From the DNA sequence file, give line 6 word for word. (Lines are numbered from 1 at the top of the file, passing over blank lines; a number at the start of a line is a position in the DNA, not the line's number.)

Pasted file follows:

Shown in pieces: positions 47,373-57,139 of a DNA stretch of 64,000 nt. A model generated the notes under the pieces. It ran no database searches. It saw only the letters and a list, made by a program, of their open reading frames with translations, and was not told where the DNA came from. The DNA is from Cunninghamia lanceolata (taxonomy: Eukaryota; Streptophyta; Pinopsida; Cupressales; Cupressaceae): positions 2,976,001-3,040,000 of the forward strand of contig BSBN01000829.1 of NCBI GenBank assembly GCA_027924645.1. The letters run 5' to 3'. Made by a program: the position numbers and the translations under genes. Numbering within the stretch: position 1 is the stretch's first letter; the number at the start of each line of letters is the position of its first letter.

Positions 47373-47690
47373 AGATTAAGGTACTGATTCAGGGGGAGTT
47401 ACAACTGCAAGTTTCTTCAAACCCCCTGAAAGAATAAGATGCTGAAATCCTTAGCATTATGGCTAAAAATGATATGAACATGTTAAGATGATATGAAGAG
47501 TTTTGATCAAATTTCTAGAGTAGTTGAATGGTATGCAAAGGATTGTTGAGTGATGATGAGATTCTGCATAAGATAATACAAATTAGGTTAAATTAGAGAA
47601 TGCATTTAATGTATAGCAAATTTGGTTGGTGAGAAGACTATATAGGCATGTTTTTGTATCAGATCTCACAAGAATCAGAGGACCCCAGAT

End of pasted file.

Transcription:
47601 TGCATTTAATGTATAGCAAATTTGGTTGGTGAGAAGACTATATAGGCATGTTTTTGTATCAGATCTCACAAGAATCAGAGGACCCCAGAT